The future of retail is unfolding before our eyes. Nike recently introduced a subscription model for children’s tennis shoes. Alibaba’s Freshippo markets defined the potential of offline-to-online user experience while also dedicating over 40% of retail space for dining and cooking classes. Beauty brands such as PaperWai and Glossier successfully shifted their business models to be direct-to-consumer.
Brands are shifting business models and integrating technology in response to retail turbulence. In 2017, 7000 retail stores closed including names such as Toys R Us, Gymboree, Payless, Wet Seal, and The Limited. With this came many expectations that 2018 would continue this trend. However, half as many stores closed, and, surprisingly, several large real estate companies birthed new concepts for shopping malls.
With 2019 showing upward trends for retailers, brands are racing to crack the code to new retail. And, in order to crack the code, it is critical to survey the landscape and evaluate what is working. And, for that, we turn to China. China is the largest retail market in the world with 2018 Q1 consumer goods retail sales of USD 1,436.8 billion, an increase of 9.8% from the previous year. They also lead in eCommerce as well as setting a precedent for holiday shopping. Singles Day reached record-breaking USD 25.2 billion in 2017, which easily outshines the combined 11.6 billion for Black Friday and Cyber Monday. Talk about purchasing power!
So, what are the trends that are emerging in China, and how can retailers around the world take note? Here are the top three trends.
Innovation Leadership — How China is Building the Future of Retail
1. Digital Everything
China is setting the pace for retail digitalization. WeChat, or Weixin as it’s called in China, emerged as the most integral mobile app utilized daily for everything from shopping to chatting to reading the news. WeChat boasts over 1 billion monthly active users. In addition to mobile platforms, China is also actively utilizing artificial intelligence to evolve retail. 67% of Chinese consumers now expect brands to provide a personalized shopping experience. Here are two key examples of how brands are using WeChat and AI:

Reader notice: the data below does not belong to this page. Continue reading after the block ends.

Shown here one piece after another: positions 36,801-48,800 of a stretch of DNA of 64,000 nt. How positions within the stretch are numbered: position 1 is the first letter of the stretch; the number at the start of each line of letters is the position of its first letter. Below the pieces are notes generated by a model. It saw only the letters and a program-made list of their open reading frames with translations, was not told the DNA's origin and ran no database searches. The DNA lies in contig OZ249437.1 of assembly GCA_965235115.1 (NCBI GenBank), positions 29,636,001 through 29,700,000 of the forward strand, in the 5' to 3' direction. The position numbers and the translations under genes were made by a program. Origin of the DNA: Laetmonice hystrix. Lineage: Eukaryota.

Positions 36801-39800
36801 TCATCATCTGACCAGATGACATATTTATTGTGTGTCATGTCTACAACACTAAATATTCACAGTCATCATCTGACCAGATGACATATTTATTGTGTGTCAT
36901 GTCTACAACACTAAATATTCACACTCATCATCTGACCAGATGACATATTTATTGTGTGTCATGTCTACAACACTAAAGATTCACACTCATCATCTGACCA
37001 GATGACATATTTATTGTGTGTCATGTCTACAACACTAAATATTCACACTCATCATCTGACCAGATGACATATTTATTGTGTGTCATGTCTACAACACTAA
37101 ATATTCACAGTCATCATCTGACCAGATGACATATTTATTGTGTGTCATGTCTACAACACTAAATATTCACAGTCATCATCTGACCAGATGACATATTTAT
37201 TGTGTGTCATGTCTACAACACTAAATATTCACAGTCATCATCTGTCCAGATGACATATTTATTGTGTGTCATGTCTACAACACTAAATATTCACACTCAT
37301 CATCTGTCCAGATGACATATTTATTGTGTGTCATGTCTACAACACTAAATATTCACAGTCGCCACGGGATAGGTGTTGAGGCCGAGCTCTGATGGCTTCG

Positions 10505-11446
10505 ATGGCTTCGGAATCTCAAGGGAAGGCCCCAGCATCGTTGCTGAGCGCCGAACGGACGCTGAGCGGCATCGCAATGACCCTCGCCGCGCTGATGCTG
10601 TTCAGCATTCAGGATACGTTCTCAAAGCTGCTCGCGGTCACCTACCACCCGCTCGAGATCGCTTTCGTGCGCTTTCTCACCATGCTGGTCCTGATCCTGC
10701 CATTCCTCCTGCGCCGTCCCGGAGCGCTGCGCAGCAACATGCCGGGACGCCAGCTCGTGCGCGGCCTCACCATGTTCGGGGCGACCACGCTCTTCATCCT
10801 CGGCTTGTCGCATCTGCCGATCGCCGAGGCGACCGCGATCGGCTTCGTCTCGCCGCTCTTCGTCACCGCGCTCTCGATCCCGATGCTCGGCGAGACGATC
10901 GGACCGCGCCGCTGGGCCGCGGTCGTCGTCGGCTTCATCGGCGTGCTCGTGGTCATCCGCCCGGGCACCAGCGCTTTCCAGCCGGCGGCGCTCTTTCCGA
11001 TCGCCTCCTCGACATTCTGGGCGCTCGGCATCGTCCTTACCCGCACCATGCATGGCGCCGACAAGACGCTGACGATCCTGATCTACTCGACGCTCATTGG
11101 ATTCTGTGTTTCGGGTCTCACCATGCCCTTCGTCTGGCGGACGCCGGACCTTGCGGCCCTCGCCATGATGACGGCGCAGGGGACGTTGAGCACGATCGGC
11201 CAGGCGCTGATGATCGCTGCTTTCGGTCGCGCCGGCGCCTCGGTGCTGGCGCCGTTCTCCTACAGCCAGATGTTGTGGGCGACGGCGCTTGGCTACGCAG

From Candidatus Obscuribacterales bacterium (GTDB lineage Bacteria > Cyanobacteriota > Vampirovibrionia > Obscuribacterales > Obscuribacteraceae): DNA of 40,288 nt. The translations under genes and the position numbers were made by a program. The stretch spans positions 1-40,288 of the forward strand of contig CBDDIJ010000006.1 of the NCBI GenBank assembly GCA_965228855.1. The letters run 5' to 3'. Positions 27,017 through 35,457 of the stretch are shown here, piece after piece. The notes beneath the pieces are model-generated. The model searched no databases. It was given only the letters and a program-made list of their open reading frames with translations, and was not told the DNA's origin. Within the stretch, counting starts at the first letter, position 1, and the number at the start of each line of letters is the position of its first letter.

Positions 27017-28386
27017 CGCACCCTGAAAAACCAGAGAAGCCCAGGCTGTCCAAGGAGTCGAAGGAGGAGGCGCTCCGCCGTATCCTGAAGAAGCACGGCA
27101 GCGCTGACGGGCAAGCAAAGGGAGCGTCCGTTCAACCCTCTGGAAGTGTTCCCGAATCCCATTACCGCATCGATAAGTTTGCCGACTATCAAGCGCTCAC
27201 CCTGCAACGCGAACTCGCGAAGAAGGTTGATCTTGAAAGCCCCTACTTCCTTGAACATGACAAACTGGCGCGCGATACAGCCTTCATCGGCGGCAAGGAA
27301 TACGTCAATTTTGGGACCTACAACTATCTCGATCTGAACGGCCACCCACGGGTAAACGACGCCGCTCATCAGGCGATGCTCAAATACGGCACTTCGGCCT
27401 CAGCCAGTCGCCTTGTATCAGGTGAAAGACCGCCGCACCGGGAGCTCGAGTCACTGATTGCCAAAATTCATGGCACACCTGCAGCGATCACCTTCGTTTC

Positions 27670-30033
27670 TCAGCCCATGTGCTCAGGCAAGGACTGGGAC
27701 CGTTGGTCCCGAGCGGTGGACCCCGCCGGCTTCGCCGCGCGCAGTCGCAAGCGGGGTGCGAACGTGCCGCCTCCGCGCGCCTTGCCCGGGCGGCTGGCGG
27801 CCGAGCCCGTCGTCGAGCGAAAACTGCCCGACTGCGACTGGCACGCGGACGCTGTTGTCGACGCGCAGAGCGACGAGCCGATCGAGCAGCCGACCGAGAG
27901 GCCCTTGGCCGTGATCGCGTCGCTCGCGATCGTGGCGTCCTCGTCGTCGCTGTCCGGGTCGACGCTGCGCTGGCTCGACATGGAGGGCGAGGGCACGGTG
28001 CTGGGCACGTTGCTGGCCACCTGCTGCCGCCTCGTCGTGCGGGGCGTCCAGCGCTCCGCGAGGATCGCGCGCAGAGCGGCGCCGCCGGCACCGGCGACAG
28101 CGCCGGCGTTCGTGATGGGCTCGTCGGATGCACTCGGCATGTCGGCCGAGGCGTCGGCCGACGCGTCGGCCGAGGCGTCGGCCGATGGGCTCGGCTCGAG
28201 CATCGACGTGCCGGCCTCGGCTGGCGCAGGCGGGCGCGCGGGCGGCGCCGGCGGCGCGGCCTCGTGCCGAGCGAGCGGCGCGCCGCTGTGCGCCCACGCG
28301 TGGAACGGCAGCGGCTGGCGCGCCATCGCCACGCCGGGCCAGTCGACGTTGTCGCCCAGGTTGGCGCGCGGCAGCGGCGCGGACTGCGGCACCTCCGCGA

- Burberry had fans’ hearts racing with its 24-hour flash sale on WeChat. Its Spring/Summer 2019 runway show items, ranging from fresh-looking trench coats to modernized logo t-shirts and new monogram sneakers, were made available for only one day. The result? Nearly half of the products sold out before the end of the sale.
- SK-II opened its Future X Smart Store in Shanghai, which utilizes AI for facial recognition supporting personalized skincare recommendations.
2. People Want People
The internet has changed the way people perceive brands. People now have access to companies’ malpractices and scandals that flood headlines. This shows in the 84% of millennials that don’t like advertising and don’t trust it’s messages. And, if you’re one to write off millennials, consider their massive purchasing power: Chinese millennials alone account for the purchase of 30% of the world’s luxury goods. So, if people don’t trust brands, whom do they trust? Influencers and peers. Here are two key examples of such:
- Givenchy partnered with KOL Mr. Bags on Valentines Day to promote a limited edition bag. This campaign sold 1.2 million RMB worth in bags in just 12 minutes.
- 75% of Chinese Internet users post online feedback on their purchases at least once a month. Peter Stein, CEO of Razorfish noted that “there are now more than 300 million people in China who move forward only with purchasing a product after getting consent from their peers via social media and eCommerce forums.
3. Meet Retailtainment + Entertainmerce
China, and Alibaba more specifically, has coined the terms “retailtainment” and, the recent, “enertainmerce.” Retailtainment is a term intended to emphasize experiential marketing, whereas entertainmerce is the union of eCommerce and entertainment. Despite Chinese consumers' demand for digital, in-person experiences are ranked as the most impactful amongst 90% of young Chinese consumers. This has caused retailers to brainstorm creative ways to merge the two. Here are two key examples:
- Hermès put on The “Silk Mix” event in Beijing which combined a pop-up store with a WeChat mini-program. The mini-program increased traffic to Hermès’ official account by more than 60% and ultimately helped to attract thousands of guests to the event.
- Alibaba live-streamed an 8 hr. Fashion show for Singles Day on Tmall where customers could buy pieces as they watched models wear the pieces down the runway. There are now more than 300 platforms with 300 million users taking advantage of this “see now, buy now” approach.
Shape the Future of Retail
The future of retail is only just beginning to take shape. There is space for innovation leadership amongst brands to utilize technology and trends. Amongst these three trends of digitization, peer and influencer marketing, as well as experiential shopping, the core underlying is technology.
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